Premier League clubs are breaking records with every transfer window spending spree. Big 5 other member (Spain, Italy, Germany and France) clubs couldn’t match the spending spree of English clubs, whether it’s summer transfer window or winter transfer window.
As per FIFA’s Big Five Transfer Window Analysis, 95 of the 211 FIFA member associations had their registration period open during winter (1st to 31st Jan) transfer window. 3,317 international transfers were completed around the world with global spending on transfer fees reaching $1.28 bllion. The Big Five clubs completed only 530 incoming international transfers combined, but almost half of the global spending came from transfers occurring within the Big 5. Spending on transfer fees by Big 5 clubs shot up to $979.1 million, a 70.6% increase compared to the same period last year.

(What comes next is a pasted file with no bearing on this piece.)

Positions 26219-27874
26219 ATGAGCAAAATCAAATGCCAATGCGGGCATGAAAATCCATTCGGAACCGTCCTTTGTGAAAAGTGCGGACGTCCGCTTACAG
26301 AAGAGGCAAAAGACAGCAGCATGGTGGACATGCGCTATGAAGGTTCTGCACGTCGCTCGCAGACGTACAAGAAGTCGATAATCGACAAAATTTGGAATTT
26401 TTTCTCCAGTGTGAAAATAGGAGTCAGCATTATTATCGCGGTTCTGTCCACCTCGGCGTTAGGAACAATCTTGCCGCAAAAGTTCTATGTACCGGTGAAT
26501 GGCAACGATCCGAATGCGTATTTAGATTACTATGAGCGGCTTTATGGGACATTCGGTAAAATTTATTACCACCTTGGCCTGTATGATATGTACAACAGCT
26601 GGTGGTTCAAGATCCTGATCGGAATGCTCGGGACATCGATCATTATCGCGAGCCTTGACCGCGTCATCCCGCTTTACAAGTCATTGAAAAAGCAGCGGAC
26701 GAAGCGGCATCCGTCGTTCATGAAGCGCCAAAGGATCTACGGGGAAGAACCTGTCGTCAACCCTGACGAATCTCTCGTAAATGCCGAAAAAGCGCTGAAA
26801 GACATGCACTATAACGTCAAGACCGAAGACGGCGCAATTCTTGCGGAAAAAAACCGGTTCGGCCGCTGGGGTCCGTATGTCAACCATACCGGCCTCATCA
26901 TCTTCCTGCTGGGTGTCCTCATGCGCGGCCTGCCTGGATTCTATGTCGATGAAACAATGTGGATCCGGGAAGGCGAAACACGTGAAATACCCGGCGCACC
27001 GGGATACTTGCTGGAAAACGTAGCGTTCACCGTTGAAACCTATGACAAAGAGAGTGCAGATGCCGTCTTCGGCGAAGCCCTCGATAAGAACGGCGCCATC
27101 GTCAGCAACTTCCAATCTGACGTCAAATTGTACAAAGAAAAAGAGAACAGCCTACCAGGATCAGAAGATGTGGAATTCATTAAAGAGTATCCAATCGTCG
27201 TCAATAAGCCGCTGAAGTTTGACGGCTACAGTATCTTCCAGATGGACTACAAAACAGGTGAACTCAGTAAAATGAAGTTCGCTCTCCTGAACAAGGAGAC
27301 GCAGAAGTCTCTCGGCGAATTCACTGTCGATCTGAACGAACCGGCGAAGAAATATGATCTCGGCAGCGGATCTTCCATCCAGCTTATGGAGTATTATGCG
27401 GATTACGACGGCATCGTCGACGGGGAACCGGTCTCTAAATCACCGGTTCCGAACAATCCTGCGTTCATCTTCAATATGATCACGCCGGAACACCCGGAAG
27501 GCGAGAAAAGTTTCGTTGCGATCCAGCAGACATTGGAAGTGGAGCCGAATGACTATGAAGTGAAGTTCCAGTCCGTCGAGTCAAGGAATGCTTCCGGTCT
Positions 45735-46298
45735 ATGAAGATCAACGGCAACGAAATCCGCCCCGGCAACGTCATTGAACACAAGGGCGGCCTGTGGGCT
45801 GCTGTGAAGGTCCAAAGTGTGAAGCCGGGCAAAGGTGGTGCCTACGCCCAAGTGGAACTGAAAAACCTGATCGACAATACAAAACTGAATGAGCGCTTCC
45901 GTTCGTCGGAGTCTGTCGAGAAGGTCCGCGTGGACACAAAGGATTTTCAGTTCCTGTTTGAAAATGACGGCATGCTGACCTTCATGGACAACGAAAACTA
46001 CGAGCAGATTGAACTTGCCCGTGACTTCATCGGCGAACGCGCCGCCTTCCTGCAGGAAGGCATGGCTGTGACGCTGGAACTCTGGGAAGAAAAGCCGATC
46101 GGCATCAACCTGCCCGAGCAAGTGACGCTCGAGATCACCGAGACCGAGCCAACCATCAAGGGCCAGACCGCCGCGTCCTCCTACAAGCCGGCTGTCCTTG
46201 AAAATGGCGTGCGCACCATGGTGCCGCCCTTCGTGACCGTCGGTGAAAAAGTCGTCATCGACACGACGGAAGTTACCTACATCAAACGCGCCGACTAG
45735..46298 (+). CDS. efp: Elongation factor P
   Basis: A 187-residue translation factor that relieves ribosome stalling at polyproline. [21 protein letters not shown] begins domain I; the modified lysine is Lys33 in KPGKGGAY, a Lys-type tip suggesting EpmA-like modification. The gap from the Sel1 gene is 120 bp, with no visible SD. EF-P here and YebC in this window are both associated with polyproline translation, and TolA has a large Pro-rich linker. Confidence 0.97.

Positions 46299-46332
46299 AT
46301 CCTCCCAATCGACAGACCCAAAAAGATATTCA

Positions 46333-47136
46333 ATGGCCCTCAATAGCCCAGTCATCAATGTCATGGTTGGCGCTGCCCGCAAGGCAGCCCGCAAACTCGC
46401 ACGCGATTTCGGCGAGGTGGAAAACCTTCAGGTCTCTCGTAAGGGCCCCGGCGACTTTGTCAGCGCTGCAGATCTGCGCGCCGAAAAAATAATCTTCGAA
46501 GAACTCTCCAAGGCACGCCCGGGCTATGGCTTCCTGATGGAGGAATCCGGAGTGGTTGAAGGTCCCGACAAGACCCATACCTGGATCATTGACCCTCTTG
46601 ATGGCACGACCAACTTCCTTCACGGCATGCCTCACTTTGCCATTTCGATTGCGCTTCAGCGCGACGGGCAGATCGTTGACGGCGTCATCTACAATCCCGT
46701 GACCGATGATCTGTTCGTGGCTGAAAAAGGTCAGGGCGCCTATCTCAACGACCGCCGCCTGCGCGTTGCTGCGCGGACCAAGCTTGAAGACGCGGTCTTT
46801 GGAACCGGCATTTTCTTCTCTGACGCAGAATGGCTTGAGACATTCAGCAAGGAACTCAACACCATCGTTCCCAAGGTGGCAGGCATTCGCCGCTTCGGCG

England was once again the biggest spender during the winter transfer window with $482.8 million spending, and the most active in terms of transfer volume among the Big 5. Spanish clubs spent $361.3 million, more than the past seven winter registration period combined, but still they were distance behind England. However, Germany, Italy and France witnessed a decline in their spending from the same period last year.
England spent the most during summer 2017 as well. They spending spree reached $1.40 billion between 1 June to 1 September, more than double that of any other Big Five member association. Spain joins them in second place with highest receipt of $752.3 million and the only one of the Big Five ending the summer with a positive net balance.
When we talk about England, it’s mainly involving Premier League’s clubs transfer spending. Premier League clubs spent $430 million in the January transfer window, beating their previous record of $225 million in January 2011. Their deadline day spending of $150 million is a new January window record. It’s not only about the single summer or transfer window; Premier League clubs have been breaking records with their spending spree in last five years.
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Source: Deloitte Sports Business Group